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Intel aims to end legacy BIOS support by 2020

by Mark Tyson on 20 November 2017, 09:31

Tags: Intel (NASDAQ:INTC)

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Most modern PCs ship with UEFI (Unified Extensible Firmware Interface) as a replacement for the old BIOS (Basic Input/Output System) that used to control the way that your PC boots. UEFI has a number of advantages; allowing you to run remote diagnostics and repair of computers even with no operating system installed - for example, it supports large disks (over 2TB), it is modular, and it uses a CPU independent architecture. Currently your motherboard will feature a 'legacy BIOS' mode that allows you to use software or hardware that might not be fully compatible with UEFI. However, that is likely to be banished on new motherboards by 2020.

The intention to transition to UEFI Class 3 or higher on new motherboards was outlined by Intel’s Brian Richardson in a recent presentation called Last Mile Barriers to Removing Legacy BIOS (PDF). In this document you can read of Intel's intention to depreciate BIOS legacy BIOS support, and new products from then on won't have a CSM (compatibility support module), a component which lets UEFI-unaware operating systems and bootable devices run on newer machines with UEFI.

So, what snags might you experience if you won't have access to legacy BIOS on your computer? First of all 32-bit Windows and desktop Linux distributions require CSM, so those will be no-go areas except running on top of your 64-bit OS, for example. On the hardware side there could be problems for some too - users of 16-bit OpROM devices like older VGA, LAN, and storage. A number of manufacturing / maintenance tools also need updating to remove DOS / BIOS dependences.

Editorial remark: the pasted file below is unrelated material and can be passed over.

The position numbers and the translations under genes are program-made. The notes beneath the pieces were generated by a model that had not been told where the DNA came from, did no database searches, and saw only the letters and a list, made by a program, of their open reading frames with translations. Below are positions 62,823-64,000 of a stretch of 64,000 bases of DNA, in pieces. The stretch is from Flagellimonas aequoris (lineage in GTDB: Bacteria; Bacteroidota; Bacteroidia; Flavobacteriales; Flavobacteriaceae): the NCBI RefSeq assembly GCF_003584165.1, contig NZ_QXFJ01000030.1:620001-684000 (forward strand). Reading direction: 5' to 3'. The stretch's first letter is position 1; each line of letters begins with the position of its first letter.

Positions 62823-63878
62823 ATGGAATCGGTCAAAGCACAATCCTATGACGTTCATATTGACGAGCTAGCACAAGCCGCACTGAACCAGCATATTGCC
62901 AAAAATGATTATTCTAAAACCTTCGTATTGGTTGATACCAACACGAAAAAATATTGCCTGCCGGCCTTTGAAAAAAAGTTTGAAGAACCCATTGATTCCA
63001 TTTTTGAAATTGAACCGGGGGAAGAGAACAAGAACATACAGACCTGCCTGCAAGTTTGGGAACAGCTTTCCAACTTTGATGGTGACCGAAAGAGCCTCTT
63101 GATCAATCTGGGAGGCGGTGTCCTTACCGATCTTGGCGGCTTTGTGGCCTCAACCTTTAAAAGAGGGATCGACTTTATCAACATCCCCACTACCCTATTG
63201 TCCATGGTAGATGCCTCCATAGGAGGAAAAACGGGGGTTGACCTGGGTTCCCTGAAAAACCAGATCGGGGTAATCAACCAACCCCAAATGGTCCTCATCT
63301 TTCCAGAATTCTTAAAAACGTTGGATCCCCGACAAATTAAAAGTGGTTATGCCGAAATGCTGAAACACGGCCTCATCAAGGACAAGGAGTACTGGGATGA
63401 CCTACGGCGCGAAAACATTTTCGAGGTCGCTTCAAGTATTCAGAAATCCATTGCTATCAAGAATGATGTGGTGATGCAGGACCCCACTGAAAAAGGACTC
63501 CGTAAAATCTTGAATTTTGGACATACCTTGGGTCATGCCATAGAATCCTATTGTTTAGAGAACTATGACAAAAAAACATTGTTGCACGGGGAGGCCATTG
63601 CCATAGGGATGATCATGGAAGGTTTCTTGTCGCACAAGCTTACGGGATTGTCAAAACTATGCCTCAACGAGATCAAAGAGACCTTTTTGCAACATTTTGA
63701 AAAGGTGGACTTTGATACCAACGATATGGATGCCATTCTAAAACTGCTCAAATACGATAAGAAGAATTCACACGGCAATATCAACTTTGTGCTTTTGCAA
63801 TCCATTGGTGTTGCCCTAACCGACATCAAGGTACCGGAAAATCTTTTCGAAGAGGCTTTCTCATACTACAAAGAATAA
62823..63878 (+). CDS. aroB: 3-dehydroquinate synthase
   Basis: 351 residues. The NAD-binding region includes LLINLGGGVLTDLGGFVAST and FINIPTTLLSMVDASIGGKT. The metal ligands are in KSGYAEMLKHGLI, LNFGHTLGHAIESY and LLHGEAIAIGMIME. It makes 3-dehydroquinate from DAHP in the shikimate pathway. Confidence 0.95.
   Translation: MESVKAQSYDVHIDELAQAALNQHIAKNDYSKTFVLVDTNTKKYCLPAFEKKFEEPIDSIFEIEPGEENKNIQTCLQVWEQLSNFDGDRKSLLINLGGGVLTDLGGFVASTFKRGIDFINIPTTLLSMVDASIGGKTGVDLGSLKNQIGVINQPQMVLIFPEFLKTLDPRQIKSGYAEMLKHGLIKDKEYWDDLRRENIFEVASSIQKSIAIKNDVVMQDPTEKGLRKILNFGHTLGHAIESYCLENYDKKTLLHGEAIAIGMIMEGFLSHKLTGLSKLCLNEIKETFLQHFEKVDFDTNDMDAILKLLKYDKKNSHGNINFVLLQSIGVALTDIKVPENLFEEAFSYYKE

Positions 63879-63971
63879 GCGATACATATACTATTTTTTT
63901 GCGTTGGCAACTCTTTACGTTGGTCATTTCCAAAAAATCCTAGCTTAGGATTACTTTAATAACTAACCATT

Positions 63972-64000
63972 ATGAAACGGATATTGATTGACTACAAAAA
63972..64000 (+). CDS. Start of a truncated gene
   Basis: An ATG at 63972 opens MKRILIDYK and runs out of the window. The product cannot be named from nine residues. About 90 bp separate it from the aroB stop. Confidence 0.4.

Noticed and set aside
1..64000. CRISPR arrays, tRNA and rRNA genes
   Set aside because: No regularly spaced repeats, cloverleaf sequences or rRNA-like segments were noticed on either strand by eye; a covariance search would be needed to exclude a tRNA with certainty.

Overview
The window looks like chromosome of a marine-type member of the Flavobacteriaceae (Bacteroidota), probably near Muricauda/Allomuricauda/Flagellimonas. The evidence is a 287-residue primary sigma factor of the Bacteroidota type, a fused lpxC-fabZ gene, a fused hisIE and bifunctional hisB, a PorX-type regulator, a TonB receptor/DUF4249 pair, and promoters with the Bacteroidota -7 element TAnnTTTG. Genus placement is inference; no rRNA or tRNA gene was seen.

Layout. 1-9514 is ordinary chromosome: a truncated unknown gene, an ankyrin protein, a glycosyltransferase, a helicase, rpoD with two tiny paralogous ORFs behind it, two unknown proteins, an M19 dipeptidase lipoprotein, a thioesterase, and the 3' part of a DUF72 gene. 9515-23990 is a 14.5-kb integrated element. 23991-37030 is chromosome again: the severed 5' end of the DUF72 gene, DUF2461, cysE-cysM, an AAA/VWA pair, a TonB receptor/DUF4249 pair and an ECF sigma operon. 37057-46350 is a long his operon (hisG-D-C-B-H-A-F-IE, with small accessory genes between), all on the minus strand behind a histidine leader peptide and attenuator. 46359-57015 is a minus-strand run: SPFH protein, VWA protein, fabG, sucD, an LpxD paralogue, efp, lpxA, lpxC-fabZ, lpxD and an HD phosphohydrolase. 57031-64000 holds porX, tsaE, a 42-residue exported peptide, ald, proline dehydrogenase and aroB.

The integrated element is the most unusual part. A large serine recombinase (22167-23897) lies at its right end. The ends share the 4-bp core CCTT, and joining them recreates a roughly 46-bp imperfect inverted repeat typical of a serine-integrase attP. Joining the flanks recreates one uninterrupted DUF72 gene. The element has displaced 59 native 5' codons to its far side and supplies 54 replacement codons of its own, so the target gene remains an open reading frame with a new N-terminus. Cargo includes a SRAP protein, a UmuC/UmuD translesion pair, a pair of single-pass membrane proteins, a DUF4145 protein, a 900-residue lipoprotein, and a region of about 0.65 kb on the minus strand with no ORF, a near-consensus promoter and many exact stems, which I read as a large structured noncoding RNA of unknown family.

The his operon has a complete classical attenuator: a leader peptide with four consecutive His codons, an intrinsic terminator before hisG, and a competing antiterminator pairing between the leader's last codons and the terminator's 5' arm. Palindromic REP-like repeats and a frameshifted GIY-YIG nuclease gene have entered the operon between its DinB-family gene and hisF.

Intel is working with partners to eliminate components with no UEFI support and to improve the experience of users with UEFI secure boot to facilitate the phasing out of legacy BIOS support.



HEXUS Forums :: 21 Comments

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In a way, I suppose this is a good thing. Most of my booting issues (I run a few Linux distros & Windows 10) are related to accidentally installing in UEFI mode and then trying to boot in BIOS mode, so this'll certainly stop that (as well as force me to finally learn how to GRUB for UEFI)

On the other hand, I don't understand the rationale behind “kill it to death, even though it's disabled by default”. If it's disabled by default, the only people who are going to be using it are those who know what they're doing and are enabling it because they need to.

Also, and finally, this is going to make the entry into hobby OSDev'ing much, much harder on real hardware :( Sure, you can do it in a VM, but nothing beats that feeling of seeing it run on real hardware :D
They could even remove AMT while they are at it and secure the bios even more !
I do love the bit about the CSM apparently “exposing security risks”. Because UEFI support has been 100% flawless. Or how about that complete access to network functions in the UEFI network stack. Surely, that's no risk at all. We also shouldn't forget that one of the main reason for pushing UEFI (which I actually like btw) is that “old school” BIOS development is slowly becoming a lost art.
afiretruck
In a way, I suppose this is a good thing. Most of my booting issues (I run a few Linux distros & Windows 10) are related to accidentally installing in UEFI mode and then trying to boot in BIOS mode, so this'll certainly stop that (as well as force me to finally learn how to GRUB for UEFI)

On the other hand, I don't understand the rationale behind “kill it to death, even though it's disabled by default”. If it's disabled by default, the only people who are going to be using it are those who know what they're doing and are enabling it because they need to.

Also, and finally, this is going to make the entry into hobby OSDev'ing much, much harder on real hardware :( Sure, you can do it in a VM, but nothing beats that feeling of seeing it run on real hardware :D

As someone currently building an OS from scratch, I agree with you, although I've never run on the hardware (and probably never will), this removes any chance of me doing so. It's going to make it more difficult for new devs to get into OS development.
afiretruck
Also, and finally, this is going to make the entry into hobby OSDev'ing much, much harder on real hardware :( Sure, you can do it in a VM, but nothing beats that feeling of seeing it run on real hardware :D

I would suggest that anyone learning OS development do so on a Raspberry Pi or similar, ARM u-boot etc skills are useful to have on your CV.